Critic Still Misses Mark on Detroit Charter Research

The trouble with doubling down on anti-DeVos criticism

In a recent New York Times op-ed, economics professor and Brookings Institution fellow Douglas Harris declared that Secretary of Education-Designate Betsy DeVos “devised Detroit’s [charter] system to run like the Wild West.” He interpreted the best available research on Detroit charters to say they “performed at about the same dismal level as [the city’s] traditional public schools.”

Critics, including the Manhattan Institute’s Max Eden, sharply challenged the claim. The 2015 CREDO study actually cites Detroit as one of four urban charter sectors that “provide essential examples of school-level and system-level commitments to quality that can serve as models to other communities.”

Impelled to respond to the criticism, Harris revised and extended his remarks. He conceded in the second piece that, according to the 2015 CREDO study, Detroit charters “do look somewhat better than the comparison traditional public schools.” He then sought to explain why the empirically tested finding should not be trusted.

The University of Arkansas’s Dr. Jay Greene wasted little time in thoroughly exposing most of the assumptions in Harris’s follow-up piece. But a couple points deserve further elaboration.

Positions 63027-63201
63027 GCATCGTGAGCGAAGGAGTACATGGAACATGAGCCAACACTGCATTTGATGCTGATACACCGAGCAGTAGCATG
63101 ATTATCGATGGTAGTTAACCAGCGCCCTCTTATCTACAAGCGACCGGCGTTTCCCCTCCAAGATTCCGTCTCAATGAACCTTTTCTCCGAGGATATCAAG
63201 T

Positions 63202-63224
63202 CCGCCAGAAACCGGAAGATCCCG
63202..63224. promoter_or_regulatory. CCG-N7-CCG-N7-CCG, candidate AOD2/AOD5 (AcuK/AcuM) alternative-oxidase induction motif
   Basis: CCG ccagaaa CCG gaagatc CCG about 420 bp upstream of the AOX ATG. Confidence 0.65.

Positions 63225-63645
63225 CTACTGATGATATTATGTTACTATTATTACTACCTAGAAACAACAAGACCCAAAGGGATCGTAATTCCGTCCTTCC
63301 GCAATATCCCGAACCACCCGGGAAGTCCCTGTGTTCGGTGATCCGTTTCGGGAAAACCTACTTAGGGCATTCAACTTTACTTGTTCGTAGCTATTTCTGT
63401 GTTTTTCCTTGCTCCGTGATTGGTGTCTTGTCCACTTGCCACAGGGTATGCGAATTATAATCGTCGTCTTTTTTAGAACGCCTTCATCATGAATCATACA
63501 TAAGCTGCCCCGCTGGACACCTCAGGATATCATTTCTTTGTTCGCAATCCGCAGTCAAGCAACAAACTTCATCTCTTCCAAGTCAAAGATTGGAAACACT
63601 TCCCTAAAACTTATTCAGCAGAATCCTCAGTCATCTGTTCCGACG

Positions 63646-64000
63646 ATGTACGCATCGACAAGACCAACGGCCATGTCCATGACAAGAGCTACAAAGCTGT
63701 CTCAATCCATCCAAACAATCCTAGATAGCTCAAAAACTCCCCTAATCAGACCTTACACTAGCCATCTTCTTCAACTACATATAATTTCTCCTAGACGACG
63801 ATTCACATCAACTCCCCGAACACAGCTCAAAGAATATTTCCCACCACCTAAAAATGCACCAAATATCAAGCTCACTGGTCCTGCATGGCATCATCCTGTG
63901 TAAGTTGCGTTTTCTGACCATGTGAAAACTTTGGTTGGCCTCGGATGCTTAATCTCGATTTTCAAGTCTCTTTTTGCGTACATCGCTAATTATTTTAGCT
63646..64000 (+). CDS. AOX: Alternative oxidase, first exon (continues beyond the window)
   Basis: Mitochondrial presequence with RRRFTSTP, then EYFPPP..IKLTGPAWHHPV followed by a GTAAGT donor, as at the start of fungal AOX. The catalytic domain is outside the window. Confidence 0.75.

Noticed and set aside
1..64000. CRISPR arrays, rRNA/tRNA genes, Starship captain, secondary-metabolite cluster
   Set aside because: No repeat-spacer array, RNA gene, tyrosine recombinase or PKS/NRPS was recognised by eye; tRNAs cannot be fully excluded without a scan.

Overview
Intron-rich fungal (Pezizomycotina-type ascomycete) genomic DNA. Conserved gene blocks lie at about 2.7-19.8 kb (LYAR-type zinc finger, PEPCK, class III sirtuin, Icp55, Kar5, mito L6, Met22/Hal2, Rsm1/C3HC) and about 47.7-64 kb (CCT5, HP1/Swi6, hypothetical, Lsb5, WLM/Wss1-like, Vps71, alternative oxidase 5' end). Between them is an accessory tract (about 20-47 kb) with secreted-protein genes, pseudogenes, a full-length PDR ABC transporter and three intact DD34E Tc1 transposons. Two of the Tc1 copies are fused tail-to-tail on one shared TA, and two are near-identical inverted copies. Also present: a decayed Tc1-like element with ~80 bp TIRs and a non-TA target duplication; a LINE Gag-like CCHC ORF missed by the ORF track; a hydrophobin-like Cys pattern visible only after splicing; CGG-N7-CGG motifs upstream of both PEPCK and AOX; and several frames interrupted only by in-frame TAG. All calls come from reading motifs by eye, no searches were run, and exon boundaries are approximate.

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First, not only does Harris speculate Detroit charters “cherry-pick” the best students from the local district with no evidence, but that speculation assumes charters are willingly breaking the law. No Michigan charter is allowed to “discriminate in its pupil admissions policies or practices on the basis of intellectual or athletic ability, measures of achievement or aptitude.” Meanwhile, traditional schools in Detroit can and do: four DPS schools have selective admissions based on academic ability.

Second, Harris suggests that not operating under a proposed system that would have given city leaders the power to restrict choice means Detroit charters operate without accountability. In fact, the legislative package that accompanied bailout dollars to Detroit requires the adoption of an A-to-F school grading system, national accreditation for authorizers to open charter schools in the city and more stringent closure guidelines for failing charter schools.

In terms of raw scores, too many students in the Motor City still lag behind. But CREDO’s measures show that enrolling in a charter school on average yields two to three months of extra learning in math and reading. By the time Detroit school district leaders expect to see any academic progress, a student who opts to enroll in just an average-performing charter today should expect to be years ahead of their peers by the time they’re ready to graduate.

Forthcoming publications from the University of Michigan’s Charter School Research Project may shed further light on the results of educational choice in the city. But for now, the current evidence gives every reason to believe that charter schools provide a net benefit for children and families in Detroit.